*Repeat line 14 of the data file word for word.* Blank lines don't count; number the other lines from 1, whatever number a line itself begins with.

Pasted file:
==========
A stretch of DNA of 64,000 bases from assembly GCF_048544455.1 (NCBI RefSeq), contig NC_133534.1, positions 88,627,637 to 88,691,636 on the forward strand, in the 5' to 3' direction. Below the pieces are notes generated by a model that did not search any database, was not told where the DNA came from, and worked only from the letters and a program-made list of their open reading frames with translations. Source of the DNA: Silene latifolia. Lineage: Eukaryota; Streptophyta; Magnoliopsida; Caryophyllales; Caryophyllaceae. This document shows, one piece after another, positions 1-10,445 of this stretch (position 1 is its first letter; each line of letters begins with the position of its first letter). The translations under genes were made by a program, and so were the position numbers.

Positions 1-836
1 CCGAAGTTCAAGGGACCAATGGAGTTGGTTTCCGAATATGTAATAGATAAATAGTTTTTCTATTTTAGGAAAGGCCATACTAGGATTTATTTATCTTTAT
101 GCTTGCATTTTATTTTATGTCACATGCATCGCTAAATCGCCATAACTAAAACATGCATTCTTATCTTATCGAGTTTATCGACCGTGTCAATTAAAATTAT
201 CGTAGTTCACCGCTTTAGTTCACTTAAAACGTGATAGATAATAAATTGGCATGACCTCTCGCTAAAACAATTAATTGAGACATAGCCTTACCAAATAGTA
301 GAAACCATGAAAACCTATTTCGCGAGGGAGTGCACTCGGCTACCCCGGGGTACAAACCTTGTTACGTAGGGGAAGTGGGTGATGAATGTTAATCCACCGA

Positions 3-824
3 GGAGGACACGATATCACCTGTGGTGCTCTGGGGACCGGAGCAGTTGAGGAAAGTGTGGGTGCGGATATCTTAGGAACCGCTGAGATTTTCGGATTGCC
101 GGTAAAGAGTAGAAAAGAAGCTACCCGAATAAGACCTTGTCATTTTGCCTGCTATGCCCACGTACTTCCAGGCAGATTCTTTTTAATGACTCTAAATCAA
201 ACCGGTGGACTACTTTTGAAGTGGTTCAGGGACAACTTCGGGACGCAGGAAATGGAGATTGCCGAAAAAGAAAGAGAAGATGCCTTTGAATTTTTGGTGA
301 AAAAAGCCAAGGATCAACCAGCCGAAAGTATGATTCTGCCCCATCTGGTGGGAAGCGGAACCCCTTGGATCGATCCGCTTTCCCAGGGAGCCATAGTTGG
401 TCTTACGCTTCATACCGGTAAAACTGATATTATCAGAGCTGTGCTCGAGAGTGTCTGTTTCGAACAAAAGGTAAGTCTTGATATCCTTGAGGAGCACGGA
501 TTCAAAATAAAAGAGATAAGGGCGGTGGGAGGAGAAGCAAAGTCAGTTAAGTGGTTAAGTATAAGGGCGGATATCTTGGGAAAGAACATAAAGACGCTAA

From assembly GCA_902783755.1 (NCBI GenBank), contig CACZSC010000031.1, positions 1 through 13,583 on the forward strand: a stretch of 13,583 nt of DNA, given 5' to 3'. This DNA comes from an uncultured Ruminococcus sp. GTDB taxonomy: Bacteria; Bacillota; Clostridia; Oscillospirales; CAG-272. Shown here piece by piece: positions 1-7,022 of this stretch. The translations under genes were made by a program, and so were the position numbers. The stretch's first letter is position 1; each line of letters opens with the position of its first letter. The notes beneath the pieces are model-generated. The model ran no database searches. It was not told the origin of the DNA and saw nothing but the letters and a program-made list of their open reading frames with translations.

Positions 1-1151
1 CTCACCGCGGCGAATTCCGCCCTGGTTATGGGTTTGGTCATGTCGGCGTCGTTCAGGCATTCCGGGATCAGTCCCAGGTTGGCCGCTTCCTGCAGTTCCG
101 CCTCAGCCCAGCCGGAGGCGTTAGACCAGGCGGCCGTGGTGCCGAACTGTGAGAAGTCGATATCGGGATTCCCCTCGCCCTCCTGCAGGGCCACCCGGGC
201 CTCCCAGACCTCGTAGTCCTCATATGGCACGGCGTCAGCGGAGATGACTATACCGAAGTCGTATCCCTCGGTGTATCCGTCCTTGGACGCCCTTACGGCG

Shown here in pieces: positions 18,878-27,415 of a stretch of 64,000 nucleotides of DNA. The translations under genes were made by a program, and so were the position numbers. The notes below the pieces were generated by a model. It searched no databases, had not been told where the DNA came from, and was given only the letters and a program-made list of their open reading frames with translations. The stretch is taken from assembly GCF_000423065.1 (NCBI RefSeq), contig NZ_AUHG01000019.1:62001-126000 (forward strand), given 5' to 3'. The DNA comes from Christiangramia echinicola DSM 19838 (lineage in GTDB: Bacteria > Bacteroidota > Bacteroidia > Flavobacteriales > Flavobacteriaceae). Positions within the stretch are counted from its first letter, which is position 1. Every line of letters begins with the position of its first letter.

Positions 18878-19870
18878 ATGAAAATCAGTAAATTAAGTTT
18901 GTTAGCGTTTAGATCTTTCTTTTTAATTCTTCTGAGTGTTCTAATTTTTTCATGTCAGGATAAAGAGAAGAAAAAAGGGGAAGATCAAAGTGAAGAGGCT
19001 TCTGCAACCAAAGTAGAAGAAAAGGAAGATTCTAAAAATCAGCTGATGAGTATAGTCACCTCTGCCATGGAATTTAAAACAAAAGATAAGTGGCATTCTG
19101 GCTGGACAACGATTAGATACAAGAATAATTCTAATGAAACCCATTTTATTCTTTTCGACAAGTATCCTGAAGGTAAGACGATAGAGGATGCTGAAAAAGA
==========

From assembly GCA_902783755.1 (NCBI GenBank), contig CACZSC010000031.1, positions 1 through 13,583 on the forward strand: a stretch of 13,583 nt of DNA, given 5' to 3'. This DNA comes from an uncultured Ruminococcus sp. GTDB taxonomy: Bacteria; Bacillota; Clostridia; Oscillospirales; CAG-272. Shown here piece by piece: positions 1-7,022 of this stretch. The translations under genes were made by a program, and so were the position numbers. The stretch's first letter is position 1; each line of letters opens with the position of its first letter. The notes beneath the pieces are model-generated. The model ran no database searches. It was not told the origin of the DNA and saw nothing but the letters and a program-made list of their open reading frames with translations.